He stared into the eyes of something he had not anticipated: a new Protector. The young Canine looked up from a mound of parchment and gave Roddy a smile.

Shit, Roddy thought. Complications. Shit.

“Can I help you?” asked the lawman, his voice young and lilting.

Roddy sighed and reached into one on his vest’s lower pockets. From it he extracted his solution to the problem.

The rookie lawman saw the flash of the metal of Roddy’s short blade and shot out of his chair, hand reaching for the slugthrower on the desk.

The blade sunk deep into the Protector’s chest, penetrating the heart. He gasped once, twice, fumbled around on the top of the desk with his hand, and then slumped over, eyes wide with shock.

Roddy could still hear the last machinations of the Protector’s functions shutting down as he leaned over to take the thrower that had fallen to the ground. It was hefty, unlike the cheap ones they sold to the citizens. Probably had leadshot. A good quick kill.

He looked to the cells along the back wall. They were all identical, all dark, all with small vents of bars on either side of large iron doors with a food slot about halfway up. He’d need a key to open them because he wasn’t going to be delivering a death blow to anyone locked up behind that big a door. There were three desks and multiple shelves in the office. He leaned over and examined the back of the one he was next to, the one that had housed the now-dead Protector. Four drawers. None had locks. Maybe this wouldn’t be so hard.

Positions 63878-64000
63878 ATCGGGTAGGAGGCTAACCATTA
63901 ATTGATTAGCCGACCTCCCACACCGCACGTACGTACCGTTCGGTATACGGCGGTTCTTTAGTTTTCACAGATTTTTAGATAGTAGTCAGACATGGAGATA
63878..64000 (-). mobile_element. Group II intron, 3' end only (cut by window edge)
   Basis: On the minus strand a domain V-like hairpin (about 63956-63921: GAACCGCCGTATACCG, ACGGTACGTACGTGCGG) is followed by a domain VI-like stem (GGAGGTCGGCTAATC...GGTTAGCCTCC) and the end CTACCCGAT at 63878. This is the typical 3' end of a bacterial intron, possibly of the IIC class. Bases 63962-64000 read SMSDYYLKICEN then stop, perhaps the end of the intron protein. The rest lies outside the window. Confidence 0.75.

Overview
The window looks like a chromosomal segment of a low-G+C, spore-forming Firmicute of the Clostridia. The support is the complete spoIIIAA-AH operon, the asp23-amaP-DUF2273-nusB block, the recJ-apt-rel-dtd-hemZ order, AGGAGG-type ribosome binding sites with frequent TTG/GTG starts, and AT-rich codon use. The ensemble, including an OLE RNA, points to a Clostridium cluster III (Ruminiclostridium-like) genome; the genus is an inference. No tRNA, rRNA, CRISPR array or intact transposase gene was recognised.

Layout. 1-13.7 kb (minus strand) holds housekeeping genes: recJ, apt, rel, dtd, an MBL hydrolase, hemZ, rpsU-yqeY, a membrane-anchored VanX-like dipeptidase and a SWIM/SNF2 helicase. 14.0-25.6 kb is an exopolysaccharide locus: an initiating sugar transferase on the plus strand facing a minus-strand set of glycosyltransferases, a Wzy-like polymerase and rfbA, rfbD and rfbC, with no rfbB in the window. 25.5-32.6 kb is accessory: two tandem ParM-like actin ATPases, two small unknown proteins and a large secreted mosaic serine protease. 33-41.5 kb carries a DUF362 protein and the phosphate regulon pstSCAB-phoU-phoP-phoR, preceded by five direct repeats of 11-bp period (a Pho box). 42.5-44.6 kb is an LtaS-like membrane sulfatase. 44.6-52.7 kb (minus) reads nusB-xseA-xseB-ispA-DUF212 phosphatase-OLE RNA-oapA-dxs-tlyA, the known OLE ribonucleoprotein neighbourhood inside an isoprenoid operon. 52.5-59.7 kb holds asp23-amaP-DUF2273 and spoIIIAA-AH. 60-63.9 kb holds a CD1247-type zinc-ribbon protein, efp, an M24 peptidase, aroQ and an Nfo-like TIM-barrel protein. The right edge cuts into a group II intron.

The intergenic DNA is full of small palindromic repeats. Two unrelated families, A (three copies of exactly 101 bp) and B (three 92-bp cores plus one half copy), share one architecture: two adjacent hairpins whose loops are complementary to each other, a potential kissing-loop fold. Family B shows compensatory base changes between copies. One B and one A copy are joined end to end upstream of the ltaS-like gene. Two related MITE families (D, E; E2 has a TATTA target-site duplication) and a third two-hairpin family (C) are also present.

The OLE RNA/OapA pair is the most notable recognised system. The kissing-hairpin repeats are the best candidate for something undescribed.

“This was his very first day on the job,” came a voice from behind one of the thick metal doors attached to the cells.

“Mmm?” Roddy asked as he extracted his throwing blade from the stilled obstacle.

“Parton send you?”


“Paying you lots?”

“Wouldn’t be here if he wasn’t,” Roddy replied, rifling through the desk. “You the only prisoner here?”

“That’s correct.”

Roddy moved to the other desk, the one he assumed belonged to the absent Watcher. Where was the damn cell door key?

“The key’s probably with the Watcher,” said the voice.

“Good point,” Roddy said. “I reckon I’ll just have to shoot you through the bars.”

He continued looking, moving to yet another desk, this one nearly empty save for some rolled up parchment

“What makes you think I’d allow you to do that?”

“It is a lot of gold, you know.”

“How does that benefit me?”

Roddy looked up from the desk and tilted his head. “It means I won’t make this slow.”

“That’s a relief,” the voice said. Roddy could almost see the man’s eyes rolling.

“Welp, no key that I can see.”

“The man you killed doesn’t have one?”

“AH!” Roddy acknowledged. “Good point yet again.”

There was a thick bronze key just inside the dead man’s left breeches pocket.

“Got it?” asked the voice.

“Yup. Bout time too. That longpear didn’t do a thing for me.”